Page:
Role of chairperson
The chair or chairperson is a key role on any voluntary management committee. The chairperson must ensure that the committee functions properly, that there is full participation during meetings, that everybody has a chance to make comments, that all relevant matters are discussed, that meetings are kept to time and that effective decisions are made and carried out.
The role of a chairperson can sometimes be time consuming, with work between meetings and external representation of the organisation. Chairing an organisation requires good diplomatic and leadership skills.
Main duties of the chairperson
To ensure the management committee functions properly
The chairperson is responsible for making sure that each meeting is planned effectively, conducted according to the constitution and that matters are dealt with in an orderly efficient manner. The chairperson must make the most of all his/her committee members and ‘lead the team’.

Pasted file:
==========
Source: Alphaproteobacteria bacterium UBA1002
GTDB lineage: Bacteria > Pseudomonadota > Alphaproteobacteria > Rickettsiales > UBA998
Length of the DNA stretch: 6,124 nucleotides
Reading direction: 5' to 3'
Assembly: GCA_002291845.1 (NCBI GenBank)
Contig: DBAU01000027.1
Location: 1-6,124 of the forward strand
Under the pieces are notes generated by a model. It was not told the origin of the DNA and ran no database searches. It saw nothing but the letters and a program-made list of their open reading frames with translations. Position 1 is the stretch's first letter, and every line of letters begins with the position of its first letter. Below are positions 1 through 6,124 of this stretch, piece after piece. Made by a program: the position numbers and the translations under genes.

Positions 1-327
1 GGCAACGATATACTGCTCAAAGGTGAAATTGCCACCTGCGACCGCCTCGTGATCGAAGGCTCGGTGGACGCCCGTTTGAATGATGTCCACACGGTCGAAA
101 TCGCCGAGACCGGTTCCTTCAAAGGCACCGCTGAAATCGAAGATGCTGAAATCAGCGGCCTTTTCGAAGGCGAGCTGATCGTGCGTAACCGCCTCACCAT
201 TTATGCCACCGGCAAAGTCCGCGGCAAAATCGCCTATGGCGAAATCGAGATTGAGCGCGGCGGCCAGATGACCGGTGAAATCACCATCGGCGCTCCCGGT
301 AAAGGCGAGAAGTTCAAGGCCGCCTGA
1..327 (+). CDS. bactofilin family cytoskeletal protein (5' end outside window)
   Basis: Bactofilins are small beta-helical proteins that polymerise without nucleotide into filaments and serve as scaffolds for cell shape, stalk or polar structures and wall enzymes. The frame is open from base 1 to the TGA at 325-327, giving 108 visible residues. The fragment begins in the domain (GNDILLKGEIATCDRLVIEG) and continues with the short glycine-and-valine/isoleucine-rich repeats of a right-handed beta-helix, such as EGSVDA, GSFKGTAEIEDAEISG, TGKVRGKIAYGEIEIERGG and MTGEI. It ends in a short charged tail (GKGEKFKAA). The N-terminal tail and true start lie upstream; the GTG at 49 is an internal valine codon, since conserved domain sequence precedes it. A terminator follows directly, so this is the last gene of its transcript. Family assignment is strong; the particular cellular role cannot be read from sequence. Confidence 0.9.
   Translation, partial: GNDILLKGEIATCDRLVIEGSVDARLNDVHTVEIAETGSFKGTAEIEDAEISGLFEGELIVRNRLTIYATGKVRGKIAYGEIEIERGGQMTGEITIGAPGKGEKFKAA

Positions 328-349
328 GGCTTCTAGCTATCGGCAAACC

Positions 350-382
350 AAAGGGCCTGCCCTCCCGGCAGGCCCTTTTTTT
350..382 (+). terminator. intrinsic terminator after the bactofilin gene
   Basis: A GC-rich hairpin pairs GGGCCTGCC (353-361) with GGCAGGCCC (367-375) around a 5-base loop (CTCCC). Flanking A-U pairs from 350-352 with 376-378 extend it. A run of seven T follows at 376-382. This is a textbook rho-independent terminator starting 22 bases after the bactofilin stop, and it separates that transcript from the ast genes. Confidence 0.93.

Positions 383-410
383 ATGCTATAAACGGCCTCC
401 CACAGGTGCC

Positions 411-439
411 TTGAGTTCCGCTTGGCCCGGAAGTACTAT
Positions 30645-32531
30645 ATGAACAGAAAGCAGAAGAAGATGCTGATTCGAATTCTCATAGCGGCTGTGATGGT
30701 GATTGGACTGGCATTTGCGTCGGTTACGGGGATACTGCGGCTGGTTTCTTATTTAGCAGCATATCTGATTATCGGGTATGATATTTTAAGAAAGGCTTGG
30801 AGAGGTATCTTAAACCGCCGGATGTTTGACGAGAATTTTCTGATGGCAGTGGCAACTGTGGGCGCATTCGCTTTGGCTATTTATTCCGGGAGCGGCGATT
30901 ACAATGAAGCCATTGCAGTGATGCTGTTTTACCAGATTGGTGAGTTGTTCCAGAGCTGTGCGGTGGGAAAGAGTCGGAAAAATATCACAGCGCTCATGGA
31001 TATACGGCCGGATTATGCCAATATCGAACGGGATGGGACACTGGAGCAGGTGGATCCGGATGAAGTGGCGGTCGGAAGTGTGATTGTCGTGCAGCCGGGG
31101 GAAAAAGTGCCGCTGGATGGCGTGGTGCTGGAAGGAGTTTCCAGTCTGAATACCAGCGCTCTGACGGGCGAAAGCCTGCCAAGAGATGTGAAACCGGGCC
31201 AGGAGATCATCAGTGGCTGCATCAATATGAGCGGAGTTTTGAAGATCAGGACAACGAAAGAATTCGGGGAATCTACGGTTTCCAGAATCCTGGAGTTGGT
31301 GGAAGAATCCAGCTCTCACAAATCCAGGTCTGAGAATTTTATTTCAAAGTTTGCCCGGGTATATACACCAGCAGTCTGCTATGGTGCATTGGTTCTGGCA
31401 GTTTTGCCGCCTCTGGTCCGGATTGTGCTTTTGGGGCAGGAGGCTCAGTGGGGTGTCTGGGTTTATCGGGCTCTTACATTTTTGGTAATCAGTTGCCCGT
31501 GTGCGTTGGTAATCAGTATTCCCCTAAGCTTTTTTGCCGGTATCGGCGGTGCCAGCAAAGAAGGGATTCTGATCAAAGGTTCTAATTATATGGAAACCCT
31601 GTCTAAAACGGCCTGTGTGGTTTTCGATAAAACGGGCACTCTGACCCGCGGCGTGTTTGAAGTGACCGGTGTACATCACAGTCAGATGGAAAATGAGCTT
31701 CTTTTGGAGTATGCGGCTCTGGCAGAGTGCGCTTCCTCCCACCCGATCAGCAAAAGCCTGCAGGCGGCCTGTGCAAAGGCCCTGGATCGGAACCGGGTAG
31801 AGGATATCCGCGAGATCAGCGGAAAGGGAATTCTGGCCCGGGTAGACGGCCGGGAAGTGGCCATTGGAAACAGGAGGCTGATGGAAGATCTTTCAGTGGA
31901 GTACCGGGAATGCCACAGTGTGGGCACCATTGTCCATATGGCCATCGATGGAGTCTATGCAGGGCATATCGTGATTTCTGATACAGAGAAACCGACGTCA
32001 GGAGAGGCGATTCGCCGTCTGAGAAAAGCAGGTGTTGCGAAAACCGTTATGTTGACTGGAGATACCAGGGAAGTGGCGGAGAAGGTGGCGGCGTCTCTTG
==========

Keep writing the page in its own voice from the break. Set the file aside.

To represent the organisation as its figurehead
The chairperson may from time to time be called upon to represent the organisation to external bodies and sometimes be its spokesperson.
Characteristics of a good chairperson
A good chairperson will ideally:
- Be sensitive to the feelings of members;
- Be impartial and objective;
- Start and finish meetings on time;
- Be approachable;
- Have an understanding of the voluntary/community sector;
- Be tactful;
- Have knowledge of the organisation’s role;
- Be able to delegate;
- Show interest in all members’ viewpoints;
- Have sound knowledge of the organisation’s work;
- Have the ability to respect confidences;
- Ensure decisions are taken and recorded.
Some do’s and don’ts for a good chairperson
- Make all members feel valued;
- Strive for consensus, using his/her casting vote sparingly;
- Plan for the future;
- Encourage new faces onto the committee;
- Listen to others;
- Make new members feel welcome;
- Allow others to take responsibility;
- Keep calm;
- Be the person who talks most at the meeting;
- Allow meetings to become unproductive;
- Allow one or two people to dominate meetings;
- Cut people out of discussions;
- Make all the decisions;
- Make people feel foolish or useless;
- Force people to contribute to discussions;
- Lose his/her temper;
- Stay too long.
Reproduced with permission of North West Parks Friends Forum